Fun With Slime

This summer I was at my sister’s for a family cookout and my great-niece who is in the fifth grade had all of us enthralled with slime. Yep, globs of different colored slime. She had all the ingredients with her and she messed with these sort of pretty globs of slime the entire time she was there. We all played with the slime. It was fun. I guess it could be likened to the stress relief ball, the fidget, etc., for kids.

Surprisingly, the main ingredient is Elmer’s glue of all things. A simple slime can be made with white Elmer’s glue, borax and water. Slime can also be made with clear Elmer’s and liquid laundry detergent. The Elmer’s pink glitter glue makes a very pretty slime; as does adding food coloring. Food extracts such as Vanilla extract make the slime smell pretty good.

You can find lots and lots of recipes for slime on the internet. It takes minutes to make and then you just kneed it and it makes sort of a popping sound. If you are able to make the popping sound, that’s like winning the Gold prize. Also, stretching the slime out without it breaking, then you have made the perfect slime. What prompted this blog was watching Jimmy Kimmel who had a slime segment on his show the other night. He had several guests making the slime and also had girls that have, I guess, over a million slime followers. There is evidently still a slime craze happening.

As in all things that are fun there is usually a downside. The cost and the mess. There are many, many ingredients that can be added to make this colorful and smell really, really good—things like the food extracts and food coloring mentioned above and shampoos—whatever will make it smell good will be added for more fun. Ingredients such as the glue, borax, laundry detergent, shaving cream, glitter, contact solution, shampoo, corn starch, dish soap, yogurt—yes, yogurt—yogurt and corn starch is another recipe, as is dish soap and cornstarch, all can cost a good bit of money. And I am sure there are lots and lots of other ingredients that kids will try that hit the pocketbook. And then besides the cost, it’s the annoyance when a few essentials like shaving cream disappears from the bathroom; laundry detergent from the laundry room; and when the fun is over for the day, the food containers from the kitchen.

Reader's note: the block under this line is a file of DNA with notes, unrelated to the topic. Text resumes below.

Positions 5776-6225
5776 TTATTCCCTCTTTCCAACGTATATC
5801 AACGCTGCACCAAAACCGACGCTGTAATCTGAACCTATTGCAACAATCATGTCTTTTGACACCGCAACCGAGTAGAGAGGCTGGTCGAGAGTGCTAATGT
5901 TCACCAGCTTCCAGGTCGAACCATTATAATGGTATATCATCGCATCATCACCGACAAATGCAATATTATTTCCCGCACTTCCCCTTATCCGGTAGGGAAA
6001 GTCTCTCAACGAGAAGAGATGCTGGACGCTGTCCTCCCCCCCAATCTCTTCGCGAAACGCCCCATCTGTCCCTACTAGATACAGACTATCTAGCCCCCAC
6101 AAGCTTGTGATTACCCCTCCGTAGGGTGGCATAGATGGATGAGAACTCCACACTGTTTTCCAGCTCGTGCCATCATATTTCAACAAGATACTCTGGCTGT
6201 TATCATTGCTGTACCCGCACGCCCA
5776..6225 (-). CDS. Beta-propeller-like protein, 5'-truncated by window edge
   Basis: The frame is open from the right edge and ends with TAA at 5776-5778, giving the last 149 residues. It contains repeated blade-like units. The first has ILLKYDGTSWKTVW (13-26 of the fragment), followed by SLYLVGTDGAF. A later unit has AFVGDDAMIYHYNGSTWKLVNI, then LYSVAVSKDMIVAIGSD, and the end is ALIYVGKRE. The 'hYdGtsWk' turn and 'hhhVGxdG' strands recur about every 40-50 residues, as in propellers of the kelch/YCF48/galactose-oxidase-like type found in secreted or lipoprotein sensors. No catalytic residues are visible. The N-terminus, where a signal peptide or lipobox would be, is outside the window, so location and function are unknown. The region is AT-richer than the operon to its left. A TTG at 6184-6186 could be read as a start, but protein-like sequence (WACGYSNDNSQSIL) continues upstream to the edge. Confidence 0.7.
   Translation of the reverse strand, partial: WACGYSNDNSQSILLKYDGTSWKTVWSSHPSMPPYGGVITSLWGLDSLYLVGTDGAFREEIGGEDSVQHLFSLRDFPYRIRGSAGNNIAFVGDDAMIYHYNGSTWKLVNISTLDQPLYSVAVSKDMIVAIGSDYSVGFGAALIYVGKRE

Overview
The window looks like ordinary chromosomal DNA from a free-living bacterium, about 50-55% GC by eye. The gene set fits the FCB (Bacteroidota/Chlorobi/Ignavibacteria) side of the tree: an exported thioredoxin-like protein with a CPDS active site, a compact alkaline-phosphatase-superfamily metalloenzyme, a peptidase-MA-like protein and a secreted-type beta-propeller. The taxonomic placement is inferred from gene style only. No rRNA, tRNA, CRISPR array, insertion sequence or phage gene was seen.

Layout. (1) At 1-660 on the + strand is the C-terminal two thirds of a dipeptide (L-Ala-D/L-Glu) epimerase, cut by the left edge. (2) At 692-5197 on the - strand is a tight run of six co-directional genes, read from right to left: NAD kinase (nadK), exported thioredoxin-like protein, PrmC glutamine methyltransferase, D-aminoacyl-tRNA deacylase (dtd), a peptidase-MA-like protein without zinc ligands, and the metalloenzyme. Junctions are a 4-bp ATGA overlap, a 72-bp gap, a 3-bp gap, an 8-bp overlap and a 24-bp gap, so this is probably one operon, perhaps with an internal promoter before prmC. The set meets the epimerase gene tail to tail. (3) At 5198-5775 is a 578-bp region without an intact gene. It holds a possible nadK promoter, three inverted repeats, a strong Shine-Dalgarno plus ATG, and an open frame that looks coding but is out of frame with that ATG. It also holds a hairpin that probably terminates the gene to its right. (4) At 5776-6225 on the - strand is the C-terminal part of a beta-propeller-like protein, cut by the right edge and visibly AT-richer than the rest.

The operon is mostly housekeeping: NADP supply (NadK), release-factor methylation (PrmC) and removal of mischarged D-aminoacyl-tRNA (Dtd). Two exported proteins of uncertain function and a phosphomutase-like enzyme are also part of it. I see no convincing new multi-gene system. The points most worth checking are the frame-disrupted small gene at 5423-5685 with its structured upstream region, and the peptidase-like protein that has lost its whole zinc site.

Needless to say this activity absolutely needs to be supervised as I have it firsthand that slime left on varnished wood is not a good thing. And because of the mess left on surfaces inside, outside, kitchen and bathroom sinks, bowls, spoons, etc., etc., I am not at all surprised that the making of slime at some point in time would be curtailed greatly by parents. All in all creating the slime is quite fun but I would definitely limit this activity to occasional use with lots of rules. Proper use and clean-up being one of the major priorities.

In checking out the internet on this topic, it is very understandable that there are injuries reported from the use of the Borax in the recipe. I could see where this ingredient and/or any of the soaps might cause concern for parents. I would definitely try the corn starch and yogurt recipe or look for others that have less ability to cause harm.

recent verdicts & news

Winning Experience: Read about our Appellate Decisions, as well as our Verdicts and Settlements.

Recent cases: Kilgore v. Bedi, (Ohio County, West Virginia, 2013) - Medical Malpractice, Personal Injuries - nearly $900,000 Verdict

-- Turkoly v. Gentile et al., Verdict, $5,100,000.00(Medical Malpractice, Mahoning County, Ohio, 2013) -- Cox v. Personal Service Insurance Company, (Belmont County, Ohio, 2012) - Bad Faith Insurance Practices - $10,000,000.00 Verdict;